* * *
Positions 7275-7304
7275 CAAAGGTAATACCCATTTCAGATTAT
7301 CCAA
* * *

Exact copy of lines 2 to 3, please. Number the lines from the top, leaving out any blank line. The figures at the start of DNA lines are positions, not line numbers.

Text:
7275 CAAAGGTAATACCCATTTCAGATTAT
7301 CCAA